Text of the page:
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61 and getting closer, a question on withdraw...does it pain you?
Old 08-03-2016, 04:51 PM   #1
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61 and getting closer, a question on withdraw...does it pain you?

Planning on retiring in a few more years. However, after years and years of contributing into retirement accounts, the thought of doing withdrawals even thought the right thing, seems painful to me.

SS will cover the majority of my expenses and I'll have to withdraw some cash out which is already bugging me. I guess I have been conditioned to NEVER TOUCH THAT is still in my head, even though that's what it's designed for. I hate the thought of DEPLETION.

Any of you struggle with this reversal in processes? Just curious. And all the calculators give me the green light, FYI.

Thanks.
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Old 08-03-2016, 05:05 PM   #2
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....been conditioned to NEVER TOUCH THAT is still in my head, even though that's what it's designed for. I hate the thought of DEPLETION.
DW & I live off less than our government pensions, (not government pensions as in former government employees), dividends and interest income brings in.

We, neither of us, have any desire to touch 'The Nut', and couldn't care less if friends relatives get it after we're gone......we're quite happy with the current status quo.
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Old 08-03-2016, 05:39 PM   #3
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Just kinda going through this thought process as well since there are multiple accounts it's a little less obvious.
So I'm making a spreadsheet of each account and the total dividends paid last year in IRA's (they don't show on tax return).

Then I can see how short we will be after dividends and interest are counted.
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Old 08-03-2016, 06:15 PM   #4
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I don't feel bad about withdrawing. After all, I'm following my plan, just as I did during the accumulation phase. Creating a plan, implementing it, and then following through and watching it succeed, is a lot of fun.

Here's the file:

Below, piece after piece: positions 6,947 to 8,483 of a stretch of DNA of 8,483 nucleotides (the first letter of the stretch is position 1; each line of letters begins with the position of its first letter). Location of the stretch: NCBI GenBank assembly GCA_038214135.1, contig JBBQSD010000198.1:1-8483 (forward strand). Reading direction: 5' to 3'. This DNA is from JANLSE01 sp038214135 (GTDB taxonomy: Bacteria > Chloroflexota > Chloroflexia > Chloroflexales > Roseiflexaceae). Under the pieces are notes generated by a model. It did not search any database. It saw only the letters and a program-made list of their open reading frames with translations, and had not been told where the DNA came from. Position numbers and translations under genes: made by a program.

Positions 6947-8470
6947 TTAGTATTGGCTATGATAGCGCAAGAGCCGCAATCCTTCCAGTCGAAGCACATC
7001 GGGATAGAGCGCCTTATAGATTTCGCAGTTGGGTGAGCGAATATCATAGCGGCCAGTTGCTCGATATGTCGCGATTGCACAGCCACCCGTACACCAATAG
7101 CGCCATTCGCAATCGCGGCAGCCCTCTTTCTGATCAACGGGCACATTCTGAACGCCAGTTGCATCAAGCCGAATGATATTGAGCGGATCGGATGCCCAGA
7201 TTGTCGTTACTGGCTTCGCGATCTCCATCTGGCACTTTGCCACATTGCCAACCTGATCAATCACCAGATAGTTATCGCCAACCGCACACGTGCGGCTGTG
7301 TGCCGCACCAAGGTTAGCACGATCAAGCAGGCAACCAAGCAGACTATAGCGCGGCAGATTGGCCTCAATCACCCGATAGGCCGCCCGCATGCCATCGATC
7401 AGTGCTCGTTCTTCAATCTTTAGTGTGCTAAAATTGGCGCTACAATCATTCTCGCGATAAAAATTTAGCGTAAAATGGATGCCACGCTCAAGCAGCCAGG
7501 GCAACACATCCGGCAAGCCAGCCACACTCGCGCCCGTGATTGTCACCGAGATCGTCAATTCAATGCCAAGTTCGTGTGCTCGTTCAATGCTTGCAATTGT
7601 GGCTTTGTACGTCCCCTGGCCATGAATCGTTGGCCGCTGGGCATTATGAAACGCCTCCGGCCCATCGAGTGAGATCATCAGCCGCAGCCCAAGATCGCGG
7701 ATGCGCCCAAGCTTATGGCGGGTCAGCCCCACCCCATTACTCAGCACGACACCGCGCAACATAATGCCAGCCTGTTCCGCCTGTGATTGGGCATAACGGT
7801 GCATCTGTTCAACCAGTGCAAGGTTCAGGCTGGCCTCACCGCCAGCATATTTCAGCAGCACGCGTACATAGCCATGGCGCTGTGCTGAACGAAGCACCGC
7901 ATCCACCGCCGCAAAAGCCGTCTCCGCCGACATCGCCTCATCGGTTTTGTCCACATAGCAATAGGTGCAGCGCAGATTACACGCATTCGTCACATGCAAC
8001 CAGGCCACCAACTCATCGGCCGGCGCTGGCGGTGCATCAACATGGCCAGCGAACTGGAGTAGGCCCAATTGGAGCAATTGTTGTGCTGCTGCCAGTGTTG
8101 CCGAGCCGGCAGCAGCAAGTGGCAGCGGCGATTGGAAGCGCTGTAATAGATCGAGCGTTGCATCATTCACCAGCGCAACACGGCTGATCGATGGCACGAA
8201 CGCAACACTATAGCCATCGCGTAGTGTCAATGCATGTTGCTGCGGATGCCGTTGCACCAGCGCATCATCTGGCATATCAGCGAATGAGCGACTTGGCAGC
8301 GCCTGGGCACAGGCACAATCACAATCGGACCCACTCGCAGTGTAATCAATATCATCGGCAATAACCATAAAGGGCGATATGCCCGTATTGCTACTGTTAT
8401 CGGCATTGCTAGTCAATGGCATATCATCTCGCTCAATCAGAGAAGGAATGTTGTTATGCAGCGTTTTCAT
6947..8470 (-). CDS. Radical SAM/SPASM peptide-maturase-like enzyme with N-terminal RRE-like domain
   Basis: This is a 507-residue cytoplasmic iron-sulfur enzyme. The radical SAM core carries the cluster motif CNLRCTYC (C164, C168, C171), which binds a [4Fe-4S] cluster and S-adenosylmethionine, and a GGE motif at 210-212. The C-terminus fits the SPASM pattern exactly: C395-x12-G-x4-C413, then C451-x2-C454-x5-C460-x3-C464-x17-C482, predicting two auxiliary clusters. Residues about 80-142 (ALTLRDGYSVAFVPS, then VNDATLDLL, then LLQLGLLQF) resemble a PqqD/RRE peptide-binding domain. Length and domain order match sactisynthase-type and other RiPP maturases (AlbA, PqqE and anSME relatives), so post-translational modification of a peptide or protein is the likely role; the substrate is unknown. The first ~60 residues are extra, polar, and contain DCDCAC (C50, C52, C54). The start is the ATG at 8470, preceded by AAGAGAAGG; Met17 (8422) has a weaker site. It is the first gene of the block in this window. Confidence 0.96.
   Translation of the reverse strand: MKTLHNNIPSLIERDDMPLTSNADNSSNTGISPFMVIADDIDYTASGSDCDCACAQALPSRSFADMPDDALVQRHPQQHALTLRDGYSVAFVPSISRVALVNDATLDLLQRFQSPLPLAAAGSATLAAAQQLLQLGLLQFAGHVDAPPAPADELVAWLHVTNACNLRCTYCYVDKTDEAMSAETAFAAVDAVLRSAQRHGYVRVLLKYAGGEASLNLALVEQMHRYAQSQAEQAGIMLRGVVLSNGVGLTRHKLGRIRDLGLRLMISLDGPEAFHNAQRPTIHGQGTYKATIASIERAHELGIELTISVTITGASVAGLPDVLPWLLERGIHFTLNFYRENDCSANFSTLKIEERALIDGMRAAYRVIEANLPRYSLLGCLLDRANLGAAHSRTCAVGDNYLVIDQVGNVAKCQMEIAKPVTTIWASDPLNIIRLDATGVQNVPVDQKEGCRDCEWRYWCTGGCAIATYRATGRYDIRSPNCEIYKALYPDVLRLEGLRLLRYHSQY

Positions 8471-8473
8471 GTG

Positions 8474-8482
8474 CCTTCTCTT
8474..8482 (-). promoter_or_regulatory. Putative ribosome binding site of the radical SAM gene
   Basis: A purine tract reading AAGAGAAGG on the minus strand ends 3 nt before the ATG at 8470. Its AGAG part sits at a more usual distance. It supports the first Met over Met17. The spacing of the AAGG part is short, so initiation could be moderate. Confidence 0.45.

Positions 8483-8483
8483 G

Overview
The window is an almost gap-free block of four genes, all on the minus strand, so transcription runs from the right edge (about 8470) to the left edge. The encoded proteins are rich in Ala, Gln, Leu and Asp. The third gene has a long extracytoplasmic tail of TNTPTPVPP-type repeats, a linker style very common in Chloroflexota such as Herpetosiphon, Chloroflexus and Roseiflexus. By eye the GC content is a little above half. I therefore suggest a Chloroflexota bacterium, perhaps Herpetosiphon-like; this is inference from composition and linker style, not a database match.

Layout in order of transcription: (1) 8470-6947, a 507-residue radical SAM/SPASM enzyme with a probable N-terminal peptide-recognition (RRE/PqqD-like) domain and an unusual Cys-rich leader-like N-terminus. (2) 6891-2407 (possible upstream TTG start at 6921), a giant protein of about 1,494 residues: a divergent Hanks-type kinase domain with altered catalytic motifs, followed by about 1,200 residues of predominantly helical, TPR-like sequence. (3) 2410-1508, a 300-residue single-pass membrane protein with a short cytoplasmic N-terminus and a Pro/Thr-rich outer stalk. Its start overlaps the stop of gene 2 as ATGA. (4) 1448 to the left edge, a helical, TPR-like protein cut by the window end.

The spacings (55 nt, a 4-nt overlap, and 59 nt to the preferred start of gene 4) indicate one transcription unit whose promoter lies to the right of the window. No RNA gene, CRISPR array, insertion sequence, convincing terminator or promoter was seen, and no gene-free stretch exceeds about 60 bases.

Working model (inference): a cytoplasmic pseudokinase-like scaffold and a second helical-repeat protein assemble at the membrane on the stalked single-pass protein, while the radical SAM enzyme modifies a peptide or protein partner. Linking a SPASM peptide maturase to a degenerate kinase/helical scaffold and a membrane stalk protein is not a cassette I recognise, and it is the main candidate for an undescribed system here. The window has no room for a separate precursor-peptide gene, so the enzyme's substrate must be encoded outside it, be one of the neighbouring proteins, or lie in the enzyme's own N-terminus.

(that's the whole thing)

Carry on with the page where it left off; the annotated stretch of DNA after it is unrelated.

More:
That said, generally I withdraw less than my dividends. Since my retirement in 2009, I have averaged 2% - - except that last year I bought a house. Yikes! Can't do THAT every year. Happily, my projected spending for this year looks like it will be back to 2.x%.

Also, the bull market in recent years helps. My nest egg keeps increasing.
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Old 08-03-2016, 06:31 PM   #5
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I've only been retired 2.33 years and my portfolio balance now is more than I retired. That's led to my acceptance of the withdrawal phase so far. But I'll struggle with it once the bear market hits.
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Old 08-03-2016, 06:39 PM   #6
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Have not started yet but portfolio depletion is part of my plan:

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Old 08-03-2016, 06:46 PM   #7
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I've only been retired 2.33 years and my portfolio balance now is more than I retired. That's led to my acceptance of the withdrawal phase so far. But I'll struggle with it once the bear market hits.
This
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Old 08-03-2016, 07:06 PM   #8
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It REALLY bothered me for the first year or two - but I did finally get used to it! After so many years of counting every penny and saving, saving, saving, to start withdrawing was hard for me. But now - it's just where I go to get my money!
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Old 08-03-2016, 07:31 PM   #9
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We have been RE for about 1.5 years. Not really seeing the depletion yet. However, we don't plan on SS for 15 years and there are no pensions. So I expect we will be taking from the nest egg. If it looks like it is going faster than I think it should.... yeah, that will bother me. So far... so good. Not much a fan of down markets as that increases the draw down
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Old 08-03-2016, 08:50 PM   #10
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It REALLY bothered me for the first year or two - but I did finally get used to it! After so many years of counting every penny and saving, saving, saving, to start withdrawing was hard for me. But now - it's just where I go to get my money!

Upon semi-retiring a few years ago I set in place the mechanisms for transfers from retirement portfolio to MM and monthly withdrawals from MM to checking to serve as my retirement "paycheck".

As I began working progressively fewer hours I decided to "flip the levers" to start the cash flow but with modest amounts. As I head into full retirement this month I need only go online and increase those amounts.

Getting the process set up early-on and getting use to watching small amounts be regularly drawn from the portfolio should reduce the pucker factor once I'm dependent upon them as a more substantial portion of our retirement income stream. Or that's my hope anyway.
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Old 08-03-2016, 08:57 PM   #11